Sherpa: NZFF Review
Jennifer Peedom's documentary on the Sherpas and Nepal is inevitably infused with a bittersweet touch, and is a scathing look at the unfolding industrial dispute on Everest.
Armed with a camera crew and with the intention of giving the Sherpas the moment to shine she felt they had been missing all these years, she couldn't have foreseen the tragic events that would brutally interrupt the 2014 climbing season - and after completing editing, the earthquake that struck almost exactly one year on.
In 2013 the discord on the ground threatened to boil over with a fight brewing between the Sherpas and those climbing the mountain being the final straw. It was this in mind, and Peedom's perception that the Sherpa race has been ignored despite doing the majority of the work that set the documentary in motion.
But what emerges from Peedom's utterly thrilling and yet equally sickening piece is the bitter curelty of timing. Against a backdrop of whether the Sherpa are working too hard to capitalise on a season that grants them ten times the average wage and ensures their families have food, nature intervened on 18th April 2014, bringing an avalanche that killed 16 Sherpa and setting the debate into a chain of urgency that's as fragile as the snow hanging on the side.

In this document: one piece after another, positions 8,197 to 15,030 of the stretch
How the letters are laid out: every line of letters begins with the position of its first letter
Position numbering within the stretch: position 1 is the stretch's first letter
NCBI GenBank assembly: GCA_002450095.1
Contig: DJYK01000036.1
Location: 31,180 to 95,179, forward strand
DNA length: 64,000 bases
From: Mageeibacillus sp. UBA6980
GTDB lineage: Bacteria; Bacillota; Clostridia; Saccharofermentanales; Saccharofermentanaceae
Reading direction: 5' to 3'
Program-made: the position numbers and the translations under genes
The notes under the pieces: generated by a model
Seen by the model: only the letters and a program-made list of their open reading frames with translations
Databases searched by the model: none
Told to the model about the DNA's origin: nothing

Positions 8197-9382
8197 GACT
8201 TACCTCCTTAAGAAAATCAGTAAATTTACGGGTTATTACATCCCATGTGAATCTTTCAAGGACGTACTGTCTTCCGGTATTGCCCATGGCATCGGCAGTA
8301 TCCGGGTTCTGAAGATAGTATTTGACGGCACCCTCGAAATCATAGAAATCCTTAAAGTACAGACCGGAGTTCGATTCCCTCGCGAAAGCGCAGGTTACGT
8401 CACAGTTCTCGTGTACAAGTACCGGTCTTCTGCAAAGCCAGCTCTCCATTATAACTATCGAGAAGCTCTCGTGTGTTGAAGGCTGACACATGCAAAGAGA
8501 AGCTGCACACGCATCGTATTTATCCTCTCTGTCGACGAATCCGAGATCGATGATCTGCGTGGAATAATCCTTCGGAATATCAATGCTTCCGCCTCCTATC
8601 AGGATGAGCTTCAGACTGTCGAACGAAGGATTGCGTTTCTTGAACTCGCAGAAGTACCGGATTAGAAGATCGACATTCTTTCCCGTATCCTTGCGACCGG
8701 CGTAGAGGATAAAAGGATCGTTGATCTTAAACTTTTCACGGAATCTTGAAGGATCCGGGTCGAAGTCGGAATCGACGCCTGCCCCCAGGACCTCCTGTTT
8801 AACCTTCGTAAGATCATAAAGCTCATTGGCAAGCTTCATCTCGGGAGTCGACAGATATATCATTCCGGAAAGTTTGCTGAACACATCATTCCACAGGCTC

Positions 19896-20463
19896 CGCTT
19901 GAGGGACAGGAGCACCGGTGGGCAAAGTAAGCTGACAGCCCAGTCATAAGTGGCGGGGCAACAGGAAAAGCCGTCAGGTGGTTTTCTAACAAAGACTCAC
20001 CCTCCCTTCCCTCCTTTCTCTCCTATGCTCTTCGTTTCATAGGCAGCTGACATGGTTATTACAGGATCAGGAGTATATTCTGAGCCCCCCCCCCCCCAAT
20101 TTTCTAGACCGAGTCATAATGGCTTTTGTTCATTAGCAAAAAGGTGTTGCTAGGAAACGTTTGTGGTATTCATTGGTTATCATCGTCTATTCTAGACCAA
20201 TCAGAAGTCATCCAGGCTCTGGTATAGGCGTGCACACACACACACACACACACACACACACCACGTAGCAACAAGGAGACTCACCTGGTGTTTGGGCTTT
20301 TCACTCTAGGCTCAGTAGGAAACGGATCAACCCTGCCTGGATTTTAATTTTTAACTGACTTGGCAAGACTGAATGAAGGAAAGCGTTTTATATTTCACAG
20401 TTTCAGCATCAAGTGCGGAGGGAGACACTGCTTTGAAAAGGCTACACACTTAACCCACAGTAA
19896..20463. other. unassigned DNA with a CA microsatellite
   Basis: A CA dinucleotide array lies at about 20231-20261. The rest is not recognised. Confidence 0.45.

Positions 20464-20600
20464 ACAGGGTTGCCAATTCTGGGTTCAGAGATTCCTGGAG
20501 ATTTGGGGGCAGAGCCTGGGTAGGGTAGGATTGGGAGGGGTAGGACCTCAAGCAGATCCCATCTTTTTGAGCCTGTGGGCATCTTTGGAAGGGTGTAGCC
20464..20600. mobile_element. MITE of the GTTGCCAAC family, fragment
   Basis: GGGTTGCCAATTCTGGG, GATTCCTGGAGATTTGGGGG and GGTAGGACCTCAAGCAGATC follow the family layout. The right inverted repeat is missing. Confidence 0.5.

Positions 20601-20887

Sherpa is never anything less than shocking as it exposes the widening gap between commercial venture and human life and there won't be many who don't fall squarely into the Sherpas' camp after the tragedy unfolds (that an American client claims terrorists have pushed them off the mountain when the Sherpa essentially strike fearing for their lives speaks volumes to their plight and the Western perception of entitlement).
Sherpa is formidable film-making, one whose ending will be changed in light of the 2015 Nepal Earthquake but one whose ethical and moral issues will resonate with many for years to come thanks to Peedom's unswerving eye and concise skill.
It's jaw-dropping stuff, and not always for the reason you'd expect.